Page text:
Linguistic Insecurity

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Linguistic insecurity is the anxiety or lack of confidence experienced by speakers and writers who believe that their use of language does not conform to the principles and practices of standard English.

The term linguistic insecurity was introduced by American linguist William Labov in the 1960s. 


"While there seems to be no lack of confidence in exporting native models of English as a foreign language, it is at the same time almost paradoxical to find among all the major anglophone nations such enormous linguistic insecurity about standards of English usage. The complaint tradition stretching back to medieval times is intense on both sides of the Atlantic (see Romaine 1991 on its manifestations in Australia). Ferguson and Heath (1981), for instance, comment on prescriptivism in the US that 'quite possibly no other nation buys so many style manuals and how-to-improve-your-language books in proportion to the population.'"
(Suzanne Romaine, "Introduction," The Cambridge History of the English Language, Vol. IV. Cambridge Univ. Press, 1999)

Sources of Linguistic Insecurity

"[Linguist and cultural historian Dennis Baron] suggests that this linguistic insecurity has two sources: the notion of more or less prestigious dialects, on the one hand, and the exaggerated idea of correctness in language, on the other. . . . It might be additionally suggested that this American linguistic insecurity comes, historically, from a third source: a feeling of cultural inferiority (or insecurity), of which a special case is the belief that somehow American English is less good or proper than British English. Indeed, one can hear frequent comments made by Americans that indicate that they regard British English as a superior form of English."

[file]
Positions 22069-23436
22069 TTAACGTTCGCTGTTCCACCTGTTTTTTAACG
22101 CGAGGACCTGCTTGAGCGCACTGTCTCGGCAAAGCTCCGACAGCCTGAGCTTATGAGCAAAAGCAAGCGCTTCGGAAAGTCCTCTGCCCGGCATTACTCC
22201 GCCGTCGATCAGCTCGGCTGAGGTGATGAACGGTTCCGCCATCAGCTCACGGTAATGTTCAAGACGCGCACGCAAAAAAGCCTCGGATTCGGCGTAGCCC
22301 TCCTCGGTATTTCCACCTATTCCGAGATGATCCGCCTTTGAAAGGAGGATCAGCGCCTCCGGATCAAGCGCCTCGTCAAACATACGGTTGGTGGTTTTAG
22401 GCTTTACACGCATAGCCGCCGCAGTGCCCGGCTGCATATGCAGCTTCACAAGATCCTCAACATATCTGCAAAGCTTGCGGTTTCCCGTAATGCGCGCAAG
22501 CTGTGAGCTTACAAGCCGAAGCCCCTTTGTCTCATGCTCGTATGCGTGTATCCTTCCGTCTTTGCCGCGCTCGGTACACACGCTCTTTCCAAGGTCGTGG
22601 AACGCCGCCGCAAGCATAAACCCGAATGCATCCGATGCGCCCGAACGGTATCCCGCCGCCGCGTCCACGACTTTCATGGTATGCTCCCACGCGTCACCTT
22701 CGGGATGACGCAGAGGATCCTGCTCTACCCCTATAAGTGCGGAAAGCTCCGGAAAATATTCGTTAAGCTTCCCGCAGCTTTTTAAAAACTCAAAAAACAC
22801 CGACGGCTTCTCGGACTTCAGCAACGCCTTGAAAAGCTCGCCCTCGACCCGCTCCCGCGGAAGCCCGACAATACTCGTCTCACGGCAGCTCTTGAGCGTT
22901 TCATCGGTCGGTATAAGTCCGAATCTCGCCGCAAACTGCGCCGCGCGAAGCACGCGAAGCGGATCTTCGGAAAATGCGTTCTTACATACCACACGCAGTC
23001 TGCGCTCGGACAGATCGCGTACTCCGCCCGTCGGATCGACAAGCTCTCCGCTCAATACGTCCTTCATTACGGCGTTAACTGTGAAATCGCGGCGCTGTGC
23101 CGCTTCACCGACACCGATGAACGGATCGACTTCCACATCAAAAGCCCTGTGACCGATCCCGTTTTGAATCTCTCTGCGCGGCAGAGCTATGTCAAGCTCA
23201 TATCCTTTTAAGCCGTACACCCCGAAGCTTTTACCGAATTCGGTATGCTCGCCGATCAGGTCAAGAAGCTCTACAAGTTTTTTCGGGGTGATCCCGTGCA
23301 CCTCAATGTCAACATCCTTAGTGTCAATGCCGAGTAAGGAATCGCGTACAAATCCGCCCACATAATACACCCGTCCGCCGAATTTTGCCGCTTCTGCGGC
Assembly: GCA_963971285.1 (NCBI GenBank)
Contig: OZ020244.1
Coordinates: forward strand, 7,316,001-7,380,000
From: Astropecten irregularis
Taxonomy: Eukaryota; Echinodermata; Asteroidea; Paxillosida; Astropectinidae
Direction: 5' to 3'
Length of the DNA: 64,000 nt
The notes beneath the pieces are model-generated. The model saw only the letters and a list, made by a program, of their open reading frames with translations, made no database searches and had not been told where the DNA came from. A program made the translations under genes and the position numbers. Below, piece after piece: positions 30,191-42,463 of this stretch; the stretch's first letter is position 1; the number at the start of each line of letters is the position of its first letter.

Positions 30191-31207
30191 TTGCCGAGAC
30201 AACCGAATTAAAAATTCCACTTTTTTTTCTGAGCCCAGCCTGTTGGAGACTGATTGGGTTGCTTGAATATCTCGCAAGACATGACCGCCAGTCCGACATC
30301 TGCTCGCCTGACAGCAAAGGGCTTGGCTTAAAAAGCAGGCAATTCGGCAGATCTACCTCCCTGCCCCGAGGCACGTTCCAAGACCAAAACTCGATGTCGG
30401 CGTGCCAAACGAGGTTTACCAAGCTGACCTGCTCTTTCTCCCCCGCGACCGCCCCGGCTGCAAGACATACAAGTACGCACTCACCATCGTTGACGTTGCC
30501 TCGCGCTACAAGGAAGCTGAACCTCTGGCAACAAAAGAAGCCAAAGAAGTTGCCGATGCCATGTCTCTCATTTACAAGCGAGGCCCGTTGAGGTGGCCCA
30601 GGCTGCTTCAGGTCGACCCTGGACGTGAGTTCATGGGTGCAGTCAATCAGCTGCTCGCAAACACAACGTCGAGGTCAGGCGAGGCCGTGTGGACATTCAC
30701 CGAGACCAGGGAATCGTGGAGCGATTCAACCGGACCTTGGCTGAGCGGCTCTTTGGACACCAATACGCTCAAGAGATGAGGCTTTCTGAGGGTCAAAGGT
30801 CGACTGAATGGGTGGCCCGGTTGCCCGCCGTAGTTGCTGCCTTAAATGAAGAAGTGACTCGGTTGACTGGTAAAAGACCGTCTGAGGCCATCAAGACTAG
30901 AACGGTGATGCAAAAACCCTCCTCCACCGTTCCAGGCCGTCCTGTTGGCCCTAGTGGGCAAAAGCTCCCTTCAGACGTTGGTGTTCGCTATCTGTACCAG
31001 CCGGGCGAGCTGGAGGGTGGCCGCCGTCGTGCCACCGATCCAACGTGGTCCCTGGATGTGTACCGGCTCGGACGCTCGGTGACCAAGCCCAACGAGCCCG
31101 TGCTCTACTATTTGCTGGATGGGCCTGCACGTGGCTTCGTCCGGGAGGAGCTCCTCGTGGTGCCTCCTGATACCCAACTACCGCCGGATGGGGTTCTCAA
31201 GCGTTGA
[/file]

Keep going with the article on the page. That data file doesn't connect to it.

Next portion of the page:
(Zoltán Kövecses, American English: An Introduction. Broadview, 2000)

Linguistic Insecurity and Social Class

"A great deal of evidence shows that lower-middle-class speakers have the greatest tendency towards linguistic insecurity, and therefore tend to adopt, even in middle age, the prestige forms used by the youngest members of the highest-ranking class. This linguistic insecurity is shown by the very wide range of stylistic variation used by lower-middle-class speakers; by their great fluctuation within a given stylistic context; by their conscious striving for correctness; and by their strongly negative attitudes towards their native speech pattern."
(William Labov, Sociolinguistic Patterns. Univ. of Pennsylvania Press, 1972)

Also Known As: schizoglossia, language complex

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Your Citation
Nordquist, Richard. "Linguistic Insecurity." ThoughtCo, Aug. 26, 2020, Nordquist, Richard. (2020, August 26). Linguistic Insecurity. Retrieved from Nordquist, Richard. "Linguistic Insecurity." ThoughtCo. (accessed June 3, 2023).